The Unlikely Adventures of Mabel Jones by Will Mabbitt

When young Mabel Jones unknowingly commits 'The Deed' she finds herself swiftly bundled into a sack and carried off a pirate ship...

Will Mabbitt
Extract | The Unlikely Adventures of Mable Jones

Mabel Jones was woken by a sudden quiet.

She sat upright.

‘What wasn’t that noise?’ she wondered. The city outside was strangely soundless. The neighbours weren’t listening to the TV.

The cars weren’t driving up and down the busy road.

Even the mice that scuttled under the floorboards observed the eerie silence. A most suspicious silence.

Mabel listened very carefully, but even with her eyes closed really tight she couldn’t hear where the silence was coming from.

Little did she know that the source of the silence was squeezing through the cat flap with a cutlass in its teeth tiptoeing through the lounge, leaving wet pawprints on the carpet creeping up the stairs, pausing for a second to shudder in fear at a photograph of Mabel’s great-grandmother crouching outside Mabel’s room with a large, specially designed child-sized sack and, at that very moment, pushing open her bedroom door ready to – STOP!  WAIT!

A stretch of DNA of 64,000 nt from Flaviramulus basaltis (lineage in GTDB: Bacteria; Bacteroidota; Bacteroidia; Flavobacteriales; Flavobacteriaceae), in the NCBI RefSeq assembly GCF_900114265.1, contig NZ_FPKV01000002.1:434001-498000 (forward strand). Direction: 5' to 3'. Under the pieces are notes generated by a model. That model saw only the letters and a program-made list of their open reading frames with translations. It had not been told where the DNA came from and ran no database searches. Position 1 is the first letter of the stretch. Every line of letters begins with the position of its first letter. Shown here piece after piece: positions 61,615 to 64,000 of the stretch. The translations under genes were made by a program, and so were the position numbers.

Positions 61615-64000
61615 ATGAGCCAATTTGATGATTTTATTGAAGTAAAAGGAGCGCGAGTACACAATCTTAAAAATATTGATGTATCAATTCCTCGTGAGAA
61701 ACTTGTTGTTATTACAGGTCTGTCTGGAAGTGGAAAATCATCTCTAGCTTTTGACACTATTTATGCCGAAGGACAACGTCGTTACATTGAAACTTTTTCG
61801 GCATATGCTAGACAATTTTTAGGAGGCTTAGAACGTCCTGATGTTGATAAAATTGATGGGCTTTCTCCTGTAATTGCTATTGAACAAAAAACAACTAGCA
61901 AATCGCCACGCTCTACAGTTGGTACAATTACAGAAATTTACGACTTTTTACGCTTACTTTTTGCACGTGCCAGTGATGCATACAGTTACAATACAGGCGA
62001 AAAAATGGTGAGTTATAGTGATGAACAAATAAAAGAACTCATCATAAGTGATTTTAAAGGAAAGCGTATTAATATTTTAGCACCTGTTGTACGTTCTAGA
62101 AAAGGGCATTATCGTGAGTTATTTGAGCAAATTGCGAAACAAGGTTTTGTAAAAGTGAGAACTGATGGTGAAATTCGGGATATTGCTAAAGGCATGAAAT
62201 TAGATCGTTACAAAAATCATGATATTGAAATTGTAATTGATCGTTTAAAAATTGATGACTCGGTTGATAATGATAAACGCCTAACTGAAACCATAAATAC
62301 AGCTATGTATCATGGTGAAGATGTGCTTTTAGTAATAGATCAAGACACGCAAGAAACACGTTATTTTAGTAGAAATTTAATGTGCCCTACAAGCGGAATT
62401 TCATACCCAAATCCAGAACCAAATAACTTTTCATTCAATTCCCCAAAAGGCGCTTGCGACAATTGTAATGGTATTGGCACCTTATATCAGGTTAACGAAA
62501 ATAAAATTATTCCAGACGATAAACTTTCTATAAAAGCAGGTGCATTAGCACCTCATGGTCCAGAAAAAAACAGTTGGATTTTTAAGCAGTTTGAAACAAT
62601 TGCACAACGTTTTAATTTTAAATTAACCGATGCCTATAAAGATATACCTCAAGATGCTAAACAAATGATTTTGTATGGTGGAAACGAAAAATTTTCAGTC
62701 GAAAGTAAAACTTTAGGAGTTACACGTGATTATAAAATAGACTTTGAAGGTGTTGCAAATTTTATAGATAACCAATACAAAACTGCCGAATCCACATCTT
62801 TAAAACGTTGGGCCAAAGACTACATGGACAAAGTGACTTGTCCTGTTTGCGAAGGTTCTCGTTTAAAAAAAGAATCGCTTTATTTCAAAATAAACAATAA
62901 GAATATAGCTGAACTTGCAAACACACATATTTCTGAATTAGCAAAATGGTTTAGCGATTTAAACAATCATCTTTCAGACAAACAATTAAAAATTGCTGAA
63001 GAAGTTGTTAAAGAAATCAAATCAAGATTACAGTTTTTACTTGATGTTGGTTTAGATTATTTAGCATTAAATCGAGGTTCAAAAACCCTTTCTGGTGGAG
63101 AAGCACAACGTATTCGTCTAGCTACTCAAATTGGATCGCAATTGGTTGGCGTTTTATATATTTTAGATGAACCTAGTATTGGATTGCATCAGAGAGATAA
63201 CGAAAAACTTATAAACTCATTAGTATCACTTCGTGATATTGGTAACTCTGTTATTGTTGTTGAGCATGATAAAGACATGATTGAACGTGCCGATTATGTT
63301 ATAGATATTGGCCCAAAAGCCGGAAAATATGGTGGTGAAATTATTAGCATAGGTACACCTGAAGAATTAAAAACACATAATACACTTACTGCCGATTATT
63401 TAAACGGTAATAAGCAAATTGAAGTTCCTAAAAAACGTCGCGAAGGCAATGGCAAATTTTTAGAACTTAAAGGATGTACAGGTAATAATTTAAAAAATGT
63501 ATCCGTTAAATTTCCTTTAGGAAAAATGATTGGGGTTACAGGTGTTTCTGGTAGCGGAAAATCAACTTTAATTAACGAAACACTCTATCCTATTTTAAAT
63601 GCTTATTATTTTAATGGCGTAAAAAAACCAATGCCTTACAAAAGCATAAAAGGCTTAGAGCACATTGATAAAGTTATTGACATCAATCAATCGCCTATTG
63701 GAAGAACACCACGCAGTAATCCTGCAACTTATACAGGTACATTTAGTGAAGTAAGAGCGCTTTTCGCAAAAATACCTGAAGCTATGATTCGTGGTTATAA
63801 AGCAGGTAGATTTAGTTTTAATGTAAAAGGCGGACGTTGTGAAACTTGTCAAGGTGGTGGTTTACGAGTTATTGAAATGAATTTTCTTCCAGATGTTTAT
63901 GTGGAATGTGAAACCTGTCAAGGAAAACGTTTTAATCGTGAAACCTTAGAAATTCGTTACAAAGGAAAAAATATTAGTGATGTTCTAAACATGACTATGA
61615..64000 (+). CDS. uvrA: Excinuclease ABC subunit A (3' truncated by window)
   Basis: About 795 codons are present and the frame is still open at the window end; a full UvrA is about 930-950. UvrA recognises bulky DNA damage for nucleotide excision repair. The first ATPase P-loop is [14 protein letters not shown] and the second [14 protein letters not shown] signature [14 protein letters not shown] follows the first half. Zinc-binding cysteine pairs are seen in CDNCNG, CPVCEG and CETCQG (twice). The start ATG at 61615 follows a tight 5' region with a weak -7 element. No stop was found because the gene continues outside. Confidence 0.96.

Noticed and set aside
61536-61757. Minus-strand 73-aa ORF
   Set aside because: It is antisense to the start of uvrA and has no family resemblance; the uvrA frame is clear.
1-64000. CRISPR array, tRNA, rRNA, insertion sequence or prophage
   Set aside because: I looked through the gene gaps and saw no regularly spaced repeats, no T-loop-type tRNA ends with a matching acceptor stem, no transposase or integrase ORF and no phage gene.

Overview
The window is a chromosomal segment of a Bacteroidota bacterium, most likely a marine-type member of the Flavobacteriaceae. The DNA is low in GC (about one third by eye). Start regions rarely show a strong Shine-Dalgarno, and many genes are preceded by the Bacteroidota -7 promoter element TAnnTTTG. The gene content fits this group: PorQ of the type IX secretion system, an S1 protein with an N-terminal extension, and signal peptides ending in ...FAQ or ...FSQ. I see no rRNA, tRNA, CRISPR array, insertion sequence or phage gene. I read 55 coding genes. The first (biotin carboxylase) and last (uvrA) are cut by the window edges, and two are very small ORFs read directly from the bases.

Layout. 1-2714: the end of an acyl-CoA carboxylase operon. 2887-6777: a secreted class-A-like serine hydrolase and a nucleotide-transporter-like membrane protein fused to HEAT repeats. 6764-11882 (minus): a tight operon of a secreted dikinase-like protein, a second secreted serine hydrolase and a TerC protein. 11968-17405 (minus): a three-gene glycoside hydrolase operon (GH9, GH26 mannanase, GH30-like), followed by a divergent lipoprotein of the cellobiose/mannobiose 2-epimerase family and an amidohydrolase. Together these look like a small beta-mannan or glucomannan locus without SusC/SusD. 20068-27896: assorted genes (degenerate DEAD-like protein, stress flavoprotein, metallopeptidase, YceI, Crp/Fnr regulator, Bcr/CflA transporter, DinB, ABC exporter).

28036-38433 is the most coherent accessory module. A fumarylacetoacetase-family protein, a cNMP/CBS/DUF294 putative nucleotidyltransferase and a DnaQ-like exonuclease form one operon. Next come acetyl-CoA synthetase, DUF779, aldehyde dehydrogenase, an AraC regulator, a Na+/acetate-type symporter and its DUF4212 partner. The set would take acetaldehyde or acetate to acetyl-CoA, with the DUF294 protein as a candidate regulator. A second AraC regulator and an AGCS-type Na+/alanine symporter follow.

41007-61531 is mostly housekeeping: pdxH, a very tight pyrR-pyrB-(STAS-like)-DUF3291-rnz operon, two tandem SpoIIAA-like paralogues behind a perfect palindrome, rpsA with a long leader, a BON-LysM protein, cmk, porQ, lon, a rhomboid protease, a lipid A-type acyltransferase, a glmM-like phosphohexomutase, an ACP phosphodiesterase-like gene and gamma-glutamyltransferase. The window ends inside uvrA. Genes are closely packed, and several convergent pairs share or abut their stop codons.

Before we witness the terrifying sight of young Mabel Jones being skilfully bagged in the dead of night, I believe it is time to reveal the identity of the creature that has invaded her home in such a deafeningly silent fashion.

Let us shine a light into the shadows and reveal the sly beast that lurks in the corner.

Who are you, creature? And what's with the sack? The creature’s whiskers twitch.

Some fur that grows in the wrong direction on top of its head is anxiously straightened with a licked paw.

A pause, then it fixes us with its saucery eyes and blinks nervously, whispering:

‘I? I is Omynus Hussh.’ It speaks!

And to which species do you belong?

‘I is a silent loris.’

A dastardly breed: quiet as a peanut and sneaky as a woodlouse in a jar of raisins.

What brings you to the bedroom of the poor, unfortunate Mabel Jones?

‘I is the bagger on board THE  FeROShUS MAggOt!’

The bagger?

‘The bagger what bags them children! I gots the proper fingers on me paws that ties the proper knots that keeps the wriggling little snuglet safe inside.’